Team Alpha Male standout Chad Mendes is set to make a second bid at the UFC featherweight belt against present owner Jose Aldo in the main event of UFC 179, scheduled to take place this Saturday evening (Oct. 25, 2014) at the Maracaniazinho Gymnasium in Rio de Janeiro, Brazil.
Once derided as one of the division's more boring competitors, Mendes has come a long way since opening his ZUFFA career with five decision wins in six fights. Four of his last five victories have come by way of brutal knockout, including stoppages of the extremely durable Darren Elkins and Clay Guida.
Despite those impressive performances, Mendes has repeatedly stated that his interest lies solely in the belt. After an Aldo injury delayed their rematch, Mendes looks to finally join teammate T.J. Dillashaw as a UFC titleholder.
Let's see if he can.
Mendes' transition from stifling grappler to knockout artist has turned quite a few heads, occasionally in very quick and painful fashion. This change can be almost entirely attributed to the improved timing of his right hand; more specifically, the cross counter.
Chad has always had power; seeing him repeatedly buckle the iron-jawed Michihiro Omigawa way back at UFC 126 serves as testament. Like teammates Urijah Faber and Joseph Benavidez, Chad is almost exclusively a puncher, utilizing low kicks on the advance but rarely going high. Also like his teammates, he relies extensively on the right hand both as a lead and on the counter. It's the latter that's earned him those knockouts; of the four, three have been a direct result of the cross counter.
In his fight against Yaotzin Meza, Chad's offense consisted almost entirely of low kicks until Meza retracted his jab too low, at which point Chad took his head off with the overhand right (watch it).
Against Elkins, Mendes went on the attack, rocking the wrestler with a right hand lead. Mendes actually doubled up the right hand, covering a large amount of distance in the process. When Elkins stuck out his jab in desperation, the cross counter put him to sleep (replay).
In the Guida fight, Mendes spent much of the first two rounds stepping out of range of "The Carpenter's" wild swings, occasionally stepping in with a low kick or planting his feet to rapidly exchange power-punches. In the third round, Guida came out in full pursuit, moving Chad to the fence. During the attempted flurry, Guida brought his left hand back low and that was all Chad needed to fire the cross counter and kick off the finish (GIF).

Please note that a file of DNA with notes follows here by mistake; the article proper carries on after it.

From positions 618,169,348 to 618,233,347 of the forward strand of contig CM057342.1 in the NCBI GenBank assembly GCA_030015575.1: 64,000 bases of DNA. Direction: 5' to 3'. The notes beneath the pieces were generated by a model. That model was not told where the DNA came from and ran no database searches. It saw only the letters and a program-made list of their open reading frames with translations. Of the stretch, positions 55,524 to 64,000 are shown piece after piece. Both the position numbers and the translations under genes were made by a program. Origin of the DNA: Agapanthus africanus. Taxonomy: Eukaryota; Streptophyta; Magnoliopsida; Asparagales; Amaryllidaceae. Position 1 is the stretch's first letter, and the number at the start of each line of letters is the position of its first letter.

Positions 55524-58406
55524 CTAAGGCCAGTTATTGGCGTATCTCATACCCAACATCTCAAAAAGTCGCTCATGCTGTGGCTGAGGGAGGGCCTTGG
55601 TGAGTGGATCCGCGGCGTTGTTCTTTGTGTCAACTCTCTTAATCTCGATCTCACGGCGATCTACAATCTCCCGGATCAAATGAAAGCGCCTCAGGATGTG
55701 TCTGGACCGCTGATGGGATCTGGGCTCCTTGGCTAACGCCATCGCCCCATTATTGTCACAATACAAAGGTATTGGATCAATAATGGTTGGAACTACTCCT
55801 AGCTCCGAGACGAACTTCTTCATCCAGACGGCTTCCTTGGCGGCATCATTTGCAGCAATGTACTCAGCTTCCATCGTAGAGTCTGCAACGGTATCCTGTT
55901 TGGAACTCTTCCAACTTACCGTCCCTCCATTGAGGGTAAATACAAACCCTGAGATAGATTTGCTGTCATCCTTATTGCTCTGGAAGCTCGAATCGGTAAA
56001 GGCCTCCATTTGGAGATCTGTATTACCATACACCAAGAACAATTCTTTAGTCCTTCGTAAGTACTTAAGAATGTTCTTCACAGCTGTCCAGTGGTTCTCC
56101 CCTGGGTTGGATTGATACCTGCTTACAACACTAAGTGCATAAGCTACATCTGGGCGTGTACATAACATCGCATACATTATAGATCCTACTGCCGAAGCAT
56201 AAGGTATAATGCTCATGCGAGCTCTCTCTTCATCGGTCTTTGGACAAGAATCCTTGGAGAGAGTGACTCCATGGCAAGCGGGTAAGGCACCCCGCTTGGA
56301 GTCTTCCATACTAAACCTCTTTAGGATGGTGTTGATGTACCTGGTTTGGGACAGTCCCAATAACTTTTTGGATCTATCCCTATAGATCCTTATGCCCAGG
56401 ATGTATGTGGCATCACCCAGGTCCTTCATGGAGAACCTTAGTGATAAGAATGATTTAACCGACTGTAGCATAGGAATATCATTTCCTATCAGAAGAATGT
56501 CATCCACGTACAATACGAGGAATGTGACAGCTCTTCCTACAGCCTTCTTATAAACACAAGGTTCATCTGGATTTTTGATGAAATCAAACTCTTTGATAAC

This excellent timing, combined with sizable power and some of the fastest hands in the division, make Mendes a terrifying prospect for anyone to fight. That said, holes still remain and were most visible when illness robbed him of explosiveness against Lentz. His deficiencies can be boiled down into three main issues: his defense, lack of setups, and lack of variety.
Chad is not a terribly active striker. He spends most of his time outside the opponent's reach, occasionally entering with a leg kick. When the opponent does press forward, he backs straight up with his hands low; this has gotten him tagged more than once when he misjudged the distance. Against Aldo, this is a considerable red flag, as retreating will inevitably leave a leg out to be pulverized by a dedicated leg kicker. At other times, Mendes will plant his feet and throw or hit reactive takedowns, but it's rare to see him move laterally.
In addition, Chad does not lead well. If the opponent isn't willing to throw themselves into the line of fire, he is content to throw leg kicks with no setup. Against wrestlers heavy on their front foot, this is fine; against an experienced kicker, this is an easy way to get checked hard. Even Aldo himself suffered this, breaking his foot early against Chan Sung Jung. While he'll flurry, he is not one to throw combinations, doing most of his work with either heavy single shots or quick exchanges.